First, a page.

18. is comfortable allowing others to have centre stage
  19. doesn’t always have to be right
  20. doesn’t insist on their own way

In a “me first” world, it isn’t always easy to be humble and there are many misconceptions about what it means. In the same way that being gracious is not the same as being wishy-washy or weak-kneed, humility is not a sign of weakness. Being humble is not belittling or undervaluing oneself, nor is it an indication of poor self-esteem. Like grace, humility is actually a strength.


Growing in grace

With a thick blanket of snow still on the ground, it’s hard to believe that it’s the middle of March already. We’re two and a half months into a new year and an incident this week reminded me of my One Word for 2018.


How am I doing? My initial response indicated to me that I still have some growing to do in order to become the woman of grace that I would like to be.  It also prompted me to think about what that woman would look like. How would she respond in challenging situations where it’s sometimes difficult to show grace?

Almost three years ago, Christian author, speaker, and Bible teacher, Kathy Howard, penned this list of 15 characteristics of grace (compiled from passages in Ephesians and 1 Corinthians) on her blog.

A person of grace…

  1. Doesn’t insist on being right, but seeks to make things right
  2. Is willing to be inconvenienced
  3. Seeks the welfare of the other person
  4. Speaks words that build up, not tear down
  5. Doesn’t demand to be heard, but strives to listen
  6. Focuses on others needs instead of their own
  7. Acts with humility, not pride
  8. Doesn’t keep score
  9. Looks for ways to help and encourage others
  10. Freely forgives
  11. Seeks to understand
  12. Doesn’t expect a return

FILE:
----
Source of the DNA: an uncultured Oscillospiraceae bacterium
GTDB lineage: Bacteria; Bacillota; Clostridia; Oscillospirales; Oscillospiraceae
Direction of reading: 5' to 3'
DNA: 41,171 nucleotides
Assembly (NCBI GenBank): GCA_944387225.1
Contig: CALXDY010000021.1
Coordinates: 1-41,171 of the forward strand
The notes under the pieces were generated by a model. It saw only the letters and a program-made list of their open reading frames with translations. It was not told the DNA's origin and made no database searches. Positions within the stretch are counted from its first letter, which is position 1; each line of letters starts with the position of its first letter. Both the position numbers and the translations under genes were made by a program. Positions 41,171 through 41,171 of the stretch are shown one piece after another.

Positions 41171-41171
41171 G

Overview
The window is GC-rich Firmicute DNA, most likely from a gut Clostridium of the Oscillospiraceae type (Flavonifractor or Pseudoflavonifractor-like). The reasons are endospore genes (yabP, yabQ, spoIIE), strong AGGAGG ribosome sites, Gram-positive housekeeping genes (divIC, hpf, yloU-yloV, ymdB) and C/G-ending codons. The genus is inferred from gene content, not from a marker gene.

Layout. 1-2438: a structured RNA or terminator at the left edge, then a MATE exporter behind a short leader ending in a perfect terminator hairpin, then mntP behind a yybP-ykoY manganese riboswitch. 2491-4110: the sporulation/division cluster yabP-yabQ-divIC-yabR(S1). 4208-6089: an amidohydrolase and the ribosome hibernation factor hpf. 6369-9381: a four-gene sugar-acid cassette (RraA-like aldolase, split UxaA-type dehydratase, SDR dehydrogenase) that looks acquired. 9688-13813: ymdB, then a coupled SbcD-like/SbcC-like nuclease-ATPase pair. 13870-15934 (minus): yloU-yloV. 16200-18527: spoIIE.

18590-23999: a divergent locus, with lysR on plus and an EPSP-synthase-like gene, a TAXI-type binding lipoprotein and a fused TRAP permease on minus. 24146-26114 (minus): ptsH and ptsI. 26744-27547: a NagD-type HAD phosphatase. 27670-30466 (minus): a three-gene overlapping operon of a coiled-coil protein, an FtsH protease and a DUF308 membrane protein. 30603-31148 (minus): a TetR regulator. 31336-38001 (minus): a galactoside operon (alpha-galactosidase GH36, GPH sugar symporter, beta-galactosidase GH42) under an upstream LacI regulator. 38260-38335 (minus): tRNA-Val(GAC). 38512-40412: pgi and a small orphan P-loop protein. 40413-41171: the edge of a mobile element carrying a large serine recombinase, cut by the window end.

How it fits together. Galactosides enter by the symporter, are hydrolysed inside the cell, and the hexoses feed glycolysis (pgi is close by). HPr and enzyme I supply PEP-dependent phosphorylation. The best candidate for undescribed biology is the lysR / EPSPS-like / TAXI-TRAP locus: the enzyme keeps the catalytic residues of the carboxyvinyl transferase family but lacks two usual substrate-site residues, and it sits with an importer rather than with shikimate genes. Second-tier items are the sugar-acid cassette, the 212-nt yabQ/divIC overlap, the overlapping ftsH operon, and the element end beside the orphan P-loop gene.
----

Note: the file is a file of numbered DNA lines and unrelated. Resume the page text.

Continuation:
13. Focuses on the important over the urgent
  14. Doesn’t pick and choose whom to show grace
  15. Doesn’t overlook sin, but encourages holiness

I would also add…

16. Doesn’t always have to have the last word

After this week’s incident, I think perhaps I need to focus on #4. I consider myself quite gifted with words, but it’s a gift that can be used positively or negatively. I can speak life or condemnation. It’s pretty easy for me to write a scathing response to something that irritates or upsets me, but as a person of grace I would choose to use gentler words.

Does this mean that a gracious person is wishy-washy? Absolutely not! It’s entirely possible to be strong, even assertive, and yet still be gracious. Jesus was a perfect example.

That thought brings me to #7, another area for self-examination. Humility. But that will be the topic of another post.

grace not perfection


The always stylish denim jacket

LogoIn the world of fashion there are trends like the bell sleeves that I wrote about last week, that are often short-lived, and then there are timeless fashions that never go out of style. I’ve been thinking a lot about one of those lately. Perhaps it’s the fact that winter seems to be going on forever this year, but I’m getting very tired of my winter wardrobe and I’ve been dreaming of the day when I can begin wearing my denim jackets again.

The jean jacket is a classic fashion staple that’s comfortable, casual, and easy to wear. Created in the United States in about 1880 by Levi Strauss, it was originally designed as a durable, heavy-duty jacket to be worn by cowboys, miners, and railroad workers. Over time, however, it has become a wardrobe staple for men and women alike.

I don’t suppose any woman really needs three blue jean jackets, but all of mine are thrifted (I spent a total of less than $10 on them) and each one is different. For the purpose of these photos, I’m wearing each of them with my grey striped Breton tee and dark wash jeans. Yes, you can wear denim-on-denim! Just make sure the washes are different.

My favourite is a traditional jean jacket from Gap.

The second one, from Jones New York, is made of very lightweight denim. It has snaps instead of buttons and the pockets give it a slightly dressier look. It also has a bit of elastic at the sides for a closer fit.

The third, from Fylo, is a fitted blazer style. Its brass buttons set it apart from the others, but the faded denim keeps it looking casual.